The Different Faces of Science

This week, I heard about the amazing research that my fellow BSURFers are conducting while listening to their riveting chalk talks. I learned about neurobiology, plant biology and all the different topics in between. Though all of the presentations were phenomenal, the one that stood out to me was Michelle’s talk. Her project this summer is on knocking out the gene Endo16 in Sea Urchins and whether or not that would affect gut development.

Endo16 is a gene in sea urchins that is fundamental in gut development. Her question is whether knocking out Endo16 will result in reduced gut development in sea urchins. To do this, she will design guide RNAs and inject them along with the Cas9 complex into sea urchin embryos with the goal of causing an indel in that particular gene. With a large deletion or insertion, a frameshift mutation may occur, causing a premature stop codon, and rendering the gene useless thus “knocking it out”. She will then monitor the embryos with a knocked out Endo16 gene to determine if gut development is able to carry on as it normally would or if the lack of the gene prevents the formation of a gut. Determining the function of this gene will aid in understanding how embryonic development works in sea urchins and could lead to information about its interactions with other genes. Her project will expand the Genomic Regulatory Network and she can continue to test other genes with unknown functions.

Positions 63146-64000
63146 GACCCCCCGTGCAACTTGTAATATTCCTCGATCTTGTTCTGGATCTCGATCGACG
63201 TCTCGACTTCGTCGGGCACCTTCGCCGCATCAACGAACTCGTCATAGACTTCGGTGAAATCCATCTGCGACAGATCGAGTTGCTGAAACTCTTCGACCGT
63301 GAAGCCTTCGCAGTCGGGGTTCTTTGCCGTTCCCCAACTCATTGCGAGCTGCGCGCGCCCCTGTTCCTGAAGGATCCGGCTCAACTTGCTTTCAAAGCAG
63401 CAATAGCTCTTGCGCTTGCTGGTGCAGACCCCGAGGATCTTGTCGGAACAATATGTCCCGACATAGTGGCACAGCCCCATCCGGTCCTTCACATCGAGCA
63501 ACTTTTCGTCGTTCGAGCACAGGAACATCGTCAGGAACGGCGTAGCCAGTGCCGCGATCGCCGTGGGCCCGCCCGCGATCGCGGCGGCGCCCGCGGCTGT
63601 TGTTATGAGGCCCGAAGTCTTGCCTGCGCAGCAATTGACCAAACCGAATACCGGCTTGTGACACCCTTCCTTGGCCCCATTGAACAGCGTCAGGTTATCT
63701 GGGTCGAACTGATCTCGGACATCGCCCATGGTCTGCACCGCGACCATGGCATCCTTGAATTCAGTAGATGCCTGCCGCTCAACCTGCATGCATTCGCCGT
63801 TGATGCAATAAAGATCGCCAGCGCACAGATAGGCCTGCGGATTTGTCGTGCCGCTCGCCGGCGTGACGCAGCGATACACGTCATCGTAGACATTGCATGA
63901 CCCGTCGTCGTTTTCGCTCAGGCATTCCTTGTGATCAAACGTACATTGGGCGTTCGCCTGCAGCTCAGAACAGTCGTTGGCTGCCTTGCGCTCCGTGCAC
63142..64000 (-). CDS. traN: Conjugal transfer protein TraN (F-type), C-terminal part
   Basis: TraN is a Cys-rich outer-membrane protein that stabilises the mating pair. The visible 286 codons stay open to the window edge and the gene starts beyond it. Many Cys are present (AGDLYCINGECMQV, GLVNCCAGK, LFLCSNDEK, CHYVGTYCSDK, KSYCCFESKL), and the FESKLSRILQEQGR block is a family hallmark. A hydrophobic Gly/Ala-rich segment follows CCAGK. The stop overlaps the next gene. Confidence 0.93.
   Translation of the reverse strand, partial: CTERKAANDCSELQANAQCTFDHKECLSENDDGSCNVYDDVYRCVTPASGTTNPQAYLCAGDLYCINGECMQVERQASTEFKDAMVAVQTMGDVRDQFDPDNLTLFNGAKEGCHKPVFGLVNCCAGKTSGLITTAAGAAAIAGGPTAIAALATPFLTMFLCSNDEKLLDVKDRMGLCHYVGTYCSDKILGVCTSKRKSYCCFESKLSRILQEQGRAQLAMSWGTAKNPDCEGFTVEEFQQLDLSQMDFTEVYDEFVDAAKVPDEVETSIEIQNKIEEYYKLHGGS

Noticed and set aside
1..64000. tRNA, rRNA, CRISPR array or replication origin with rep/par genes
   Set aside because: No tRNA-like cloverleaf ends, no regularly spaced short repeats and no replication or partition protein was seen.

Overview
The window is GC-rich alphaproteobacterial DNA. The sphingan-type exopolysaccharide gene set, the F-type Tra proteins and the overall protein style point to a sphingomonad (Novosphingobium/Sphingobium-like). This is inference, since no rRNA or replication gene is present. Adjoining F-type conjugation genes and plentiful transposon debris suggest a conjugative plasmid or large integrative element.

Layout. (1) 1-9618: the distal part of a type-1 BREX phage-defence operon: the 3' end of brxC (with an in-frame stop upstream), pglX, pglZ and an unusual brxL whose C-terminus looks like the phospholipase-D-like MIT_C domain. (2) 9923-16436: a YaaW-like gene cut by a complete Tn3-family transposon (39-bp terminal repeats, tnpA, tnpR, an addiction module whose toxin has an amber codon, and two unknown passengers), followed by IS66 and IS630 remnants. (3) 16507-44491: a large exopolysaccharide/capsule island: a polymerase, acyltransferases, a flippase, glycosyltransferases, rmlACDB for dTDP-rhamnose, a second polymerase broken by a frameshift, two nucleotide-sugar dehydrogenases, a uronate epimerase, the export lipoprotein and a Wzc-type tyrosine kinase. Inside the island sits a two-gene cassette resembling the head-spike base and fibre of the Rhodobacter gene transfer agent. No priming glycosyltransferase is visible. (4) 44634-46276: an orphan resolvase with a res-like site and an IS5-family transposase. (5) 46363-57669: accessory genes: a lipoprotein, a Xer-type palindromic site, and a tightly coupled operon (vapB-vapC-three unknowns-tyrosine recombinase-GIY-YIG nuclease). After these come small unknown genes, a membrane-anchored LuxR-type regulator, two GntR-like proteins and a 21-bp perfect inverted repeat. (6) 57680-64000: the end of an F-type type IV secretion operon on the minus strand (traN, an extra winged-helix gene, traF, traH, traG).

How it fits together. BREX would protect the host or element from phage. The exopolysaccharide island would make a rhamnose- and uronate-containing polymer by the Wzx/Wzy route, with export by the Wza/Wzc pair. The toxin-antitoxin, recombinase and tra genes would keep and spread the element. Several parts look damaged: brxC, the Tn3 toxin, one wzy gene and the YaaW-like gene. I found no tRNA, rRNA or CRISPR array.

I enjoyed Michelle’s presentation because I saw the way it related to my own research project. The use of a CRISPR-Cas9 system to knockout a gene and test its function is a real-life application for the technique I am studying. While using CRISPR for medical treatment is what my lab focuses on, hearing about the many other ways it can be used for research makes me appreciate my project even more. I loved hearing about the different methods and aims for her project because I understood everything she discussed. I’ve had to design my own guides and I can relate to the various steps in her procedures. I am amazed by the various ways this genomic tool can be used, as determining the function of a gene is important for understanding its part in genetic diseases. By doing a gene knockout and finding its function, we grow one step closer to unraveling the mysteries of biology.

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